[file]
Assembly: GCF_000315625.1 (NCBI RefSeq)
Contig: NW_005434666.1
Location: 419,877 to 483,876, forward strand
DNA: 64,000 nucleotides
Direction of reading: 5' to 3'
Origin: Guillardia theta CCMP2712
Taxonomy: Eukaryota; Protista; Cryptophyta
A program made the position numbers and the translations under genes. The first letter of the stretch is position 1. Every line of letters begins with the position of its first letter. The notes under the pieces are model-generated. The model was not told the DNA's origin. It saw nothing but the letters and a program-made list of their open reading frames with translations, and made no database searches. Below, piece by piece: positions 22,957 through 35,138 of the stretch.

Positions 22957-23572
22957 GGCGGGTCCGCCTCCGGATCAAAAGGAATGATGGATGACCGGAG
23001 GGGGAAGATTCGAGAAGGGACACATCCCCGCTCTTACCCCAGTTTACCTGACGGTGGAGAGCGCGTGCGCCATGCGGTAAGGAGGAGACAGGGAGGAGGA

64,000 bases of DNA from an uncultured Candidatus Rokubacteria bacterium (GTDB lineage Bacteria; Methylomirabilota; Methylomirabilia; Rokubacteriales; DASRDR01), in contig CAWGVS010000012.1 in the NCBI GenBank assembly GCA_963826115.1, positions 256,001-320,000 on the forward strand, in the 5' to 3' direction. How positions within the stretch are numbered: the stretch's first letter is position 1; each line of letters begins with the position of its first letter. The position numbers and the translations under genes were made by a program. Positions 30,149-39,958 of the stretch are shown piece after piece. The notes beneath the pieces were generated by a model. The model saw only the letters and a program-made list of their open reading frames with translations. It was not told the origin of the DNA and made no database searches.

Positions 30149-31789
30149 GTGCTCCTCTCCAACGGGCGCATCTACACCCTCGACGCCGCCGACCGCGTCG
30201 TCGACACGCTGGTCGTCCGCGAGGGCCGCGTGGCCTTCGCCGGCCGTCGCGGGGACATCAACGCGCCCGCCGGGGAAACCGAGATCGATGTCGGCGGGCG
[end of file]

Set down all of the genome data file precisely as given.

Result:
Assembly: GCF_000315625.1 (NCBI RefSeq)
Contig: NW_005434666.1
Location: 419,877 to 483,876, forward strand
DNA: 64,000 nucleotides
Direction of reading: 5' to 3'
Origin: Guillardia theta CCMP2712
Taxonomy: Eukaryota; Protista; Cryptophyta
A program made the position numbers and the translations under genes. The first letter of the stretch is position 1. Every line of letters begins with the position of its first letter. The notes under the pieces are model-generated. The model was not told the DNA's origin. It saw nothing but the letters and a program-made list of their open reading frames with translations, and made no database searches. Below, piece by piece: positions 22,957 through 35,138 of the stretch.

Positions 22957-23572
22957 GGCGGGTCCGCCTCCGGATCAAAAGGAATGATGGATGACCGGAG
23001 GGGGAAGATTCGAGAAGGGACACATCCCCGCTCTTACCCCAGTTTACCTGACGGTGGAGAGCGCGTGCGCCATGCGGTAAGGAGGAGACAGGGAGGAGGA

64,000 bases of DNA from an uncultured Candidatus Rokubacteria bacterium (GTDB lineage Bacteria; Methylomirabilota; Methylomirabilia; Rokubacteriales; DASRDR01), in contig CAWGVS010000012.1 in the NCBI GenBank assembly GCA_963826115.1, positions 256,001-320,000 on the forward strand, in the 5' to 3' direction. How positions within the stretch are numbered: the stretch's first letter is position 1; each line of letters begins with the position of its first letter. The position numbers and the translations under genes were made by a program. Positions 30,149-39,958 of the stretch are shown piece after piece. The notes beneath the pieces were generated by a model. The model saw only the letters and a program-made list of their open reading frames with translations. It was not told the origin of the DNA and made no database searches.

Positions 30149-31789
30149 GTGCTCCTCTCCAACGGGCGCATCTACACCCTCGACGCCGCCGACCGCGTCG
30201 TCGACACGCTGGTCGTCCGCGAGGGCCGCGTGGCCTTCGCCGGCCGTCGCGGGGACATCAACGCGCCCGCCGGGGAAACCGAGATCGATGTCGGCGGGCG